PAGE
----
Raising awareness for Ukraine’s plight

For the Ukrainian national team, the aim is not only to compete but to uplift the morale and spirits of a nation tormented by war. Temnycky also noted that “When Ukraine qualified for the tournament in March via the playoffs, members of the national team stated that qualification was for the supporters, their country, their people, and most importantly, the defenders of their homeland.”

It’s also a chance to shine a spotlight back on Ukraine and the plight of its people, as global coverage of the situation has waned in recent times. Ukrainian football legend Andriy Shevchenko and current president of the Ukrainian Football Association, stated, “Every victory for our country, both on and off the pitch, is crucial for every Ukrainian and especially for those who defend it right now.”

“It is hard to overestimate the importance of reminding the whole world of our existence,” said Vasyl Shyshola, commander of an aerial reconnaissance unit for Ukraine’s 128th Separate Mountain Assault Brigade.

According to Shyshola, until recently, the average “Westerner” saw no difference between Ukrainians and Russians. “Now we have loudly declared our identity. We are not the same! And we need to remind the world of ourselves in politics, sports, arts, and other fields,” said Shyshola.

How soldiers plan to watch

Shyshola commented that, “Whenever possible, we definitely watch the matches of the Ukrainian National Team.” Since Shyshola leads an aerial reconnaissance drone unit on the southern front in Zaporizhzhia Oblast, they have access to Starlink service which gives them access to uninterrupted internet.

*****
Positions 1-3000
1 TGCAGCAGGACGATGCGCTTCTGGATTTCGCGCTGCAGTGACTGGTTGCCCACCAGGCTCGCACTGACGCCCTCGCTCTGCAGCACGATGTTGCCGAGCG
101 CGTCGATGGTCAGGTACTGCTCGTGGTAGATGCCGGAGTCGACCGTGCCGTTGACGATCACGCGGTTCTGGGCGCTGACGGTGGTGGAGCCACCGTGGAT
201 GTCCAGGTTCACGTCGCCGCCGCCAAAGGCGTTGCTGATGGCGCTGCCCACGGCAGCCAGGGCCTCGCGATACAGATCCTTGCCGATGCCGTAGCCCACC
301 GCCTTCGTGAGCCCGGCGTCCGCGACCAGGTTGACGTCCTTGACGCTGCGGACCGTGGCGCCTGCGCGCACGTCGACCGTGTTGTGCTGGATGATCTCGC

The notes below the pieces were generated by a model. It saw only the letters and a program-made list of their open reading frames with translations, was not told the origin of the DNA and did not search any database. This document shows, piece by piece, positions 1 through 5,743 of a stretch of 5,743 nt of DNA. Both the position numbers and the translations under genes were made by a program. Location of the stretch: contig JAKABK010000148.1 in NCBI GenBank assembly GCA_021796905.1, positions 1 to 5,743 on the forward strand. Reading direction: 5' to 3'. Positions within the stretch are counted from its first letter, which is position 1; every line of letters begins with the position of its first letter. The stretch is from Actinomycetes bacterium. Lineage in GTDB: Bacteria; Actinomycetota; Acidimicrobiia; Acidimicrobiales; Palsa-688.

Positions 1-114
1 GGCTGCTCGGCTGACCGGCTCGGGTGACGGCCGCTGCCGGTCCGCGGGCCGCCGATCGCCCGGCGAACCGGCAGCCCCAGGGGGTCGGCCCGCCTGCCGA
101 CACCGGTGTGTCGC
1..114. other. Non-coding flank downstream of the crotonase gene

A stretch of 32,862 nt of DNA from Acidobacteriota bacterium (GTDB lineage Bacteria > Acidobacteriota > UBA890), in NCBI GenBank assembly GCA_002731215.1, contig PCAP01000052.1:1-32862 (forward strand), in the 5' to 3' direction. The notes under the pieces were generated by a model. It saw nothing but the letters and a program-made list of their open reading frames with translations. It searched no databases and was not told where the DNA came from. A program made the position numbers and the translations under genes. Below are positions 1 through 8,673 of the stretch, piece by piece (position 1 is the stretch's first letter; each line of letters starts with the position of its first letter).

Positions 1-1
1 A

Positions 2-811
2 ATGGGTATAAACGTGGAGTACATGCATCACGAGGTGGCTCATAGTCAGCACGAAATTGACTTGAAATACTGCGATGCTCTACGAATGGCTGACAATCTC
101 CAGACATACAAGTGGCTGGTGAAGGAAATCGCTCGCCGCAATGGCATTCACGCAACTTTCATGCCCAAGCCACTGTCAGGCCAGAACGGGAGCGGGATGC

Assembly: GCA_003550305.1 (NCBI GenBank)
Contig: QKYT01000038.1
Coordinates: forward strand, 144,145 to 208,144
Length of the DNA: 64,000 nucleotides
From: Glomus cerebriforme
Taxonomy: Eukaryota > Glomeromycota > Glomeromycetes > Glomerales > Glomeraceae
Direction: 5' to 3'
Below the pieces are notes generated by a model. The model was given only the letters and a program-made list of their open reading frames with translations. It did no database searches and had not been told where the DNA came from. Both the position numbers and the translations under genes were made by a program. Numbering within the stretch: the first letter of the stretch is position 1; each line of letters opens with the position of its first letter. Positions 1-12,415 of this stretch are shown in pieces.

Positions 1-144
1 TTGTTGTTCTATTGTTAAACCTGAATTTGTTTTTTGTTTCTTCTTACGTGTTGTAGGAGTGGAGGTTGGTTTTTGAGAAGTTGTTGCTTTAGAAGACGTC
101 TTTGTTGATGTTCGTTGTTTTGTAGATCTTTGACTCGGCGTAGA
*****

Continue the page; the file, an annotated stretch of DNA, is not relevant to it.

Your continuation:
Ukraine EURO soccer football soldiers watch match
Soldiers from the 128th Separate Mountain Assault Brigade at work on the frontline while also watching the Ukrainian National Team play. (Source: Vasyl Shyshola)

“Even on the front lines, while conducting reconnaissance work or bombing the enemy from drops, we cannot deny ourselves the pleasure of simultaneously turning on the match on a tablet and cheering in unison with the whole country,” said Shyshola.

“Not all the guys have the opportunity to watch the matches, but they will definitely know the results. Thanks to our Starlink, we can watch the game online,” Hoidalo shared from the Kharkiv front. “We are in one of the hot spots, taking turns on duty. Of course, we will watch the matches when possible, if at rest, but when the situation escalates and help is needed at the front, we will drop everything and assist our comrades in battle.”

The whole country awaits glory

The determination of the national team to overcome wartime adversity has captured the imagination of football fans across Europe and provided Ukrainians with a powerful symbol of their country’s refusal to accept defeat. This tournament is not just about football for Ukraine; it is about standing strong in the face of overwhelming odds and showing the world what it means to be Ukrainian.

Shyshola’s parting words to the national team before they take to the field were: “Fight – and you will overcome!”

Related:

You could close this page. Or you could join our community and help us produce more materials like this.  We keep our reporting open and accessible to everyone because we believe in the power of free information. This is why our small, cost-effective team depends on the support of readers like you to bring deliver timely news, quality analysis, and on-the-ground reports about Russia's war against Ukraine and Ukraine's struggle to build a democratic society. A little bit goes a long way: for as little as the cost of one cup of coffee a month, you can help build bridges between Ukraine and the rest of the world, plus become a co-creator and vote for topics we should cover next. Become a patron or see other ways to support. Become a Patron!

To suggest a correction or clarification, write to us here

You can also highlight the text and press Ctrl + Enter

Please leave your suggestions or corrections here


    Euromaidan Press

    We are an independent media outlet that relies solely on advertising revenue to sustain itself. We do not endorse or promote any products or services for financial gain. Therefore, we kindly ask for your support by disabling your ad blocker. Your assistance helps us continue providing quality content. Thank you!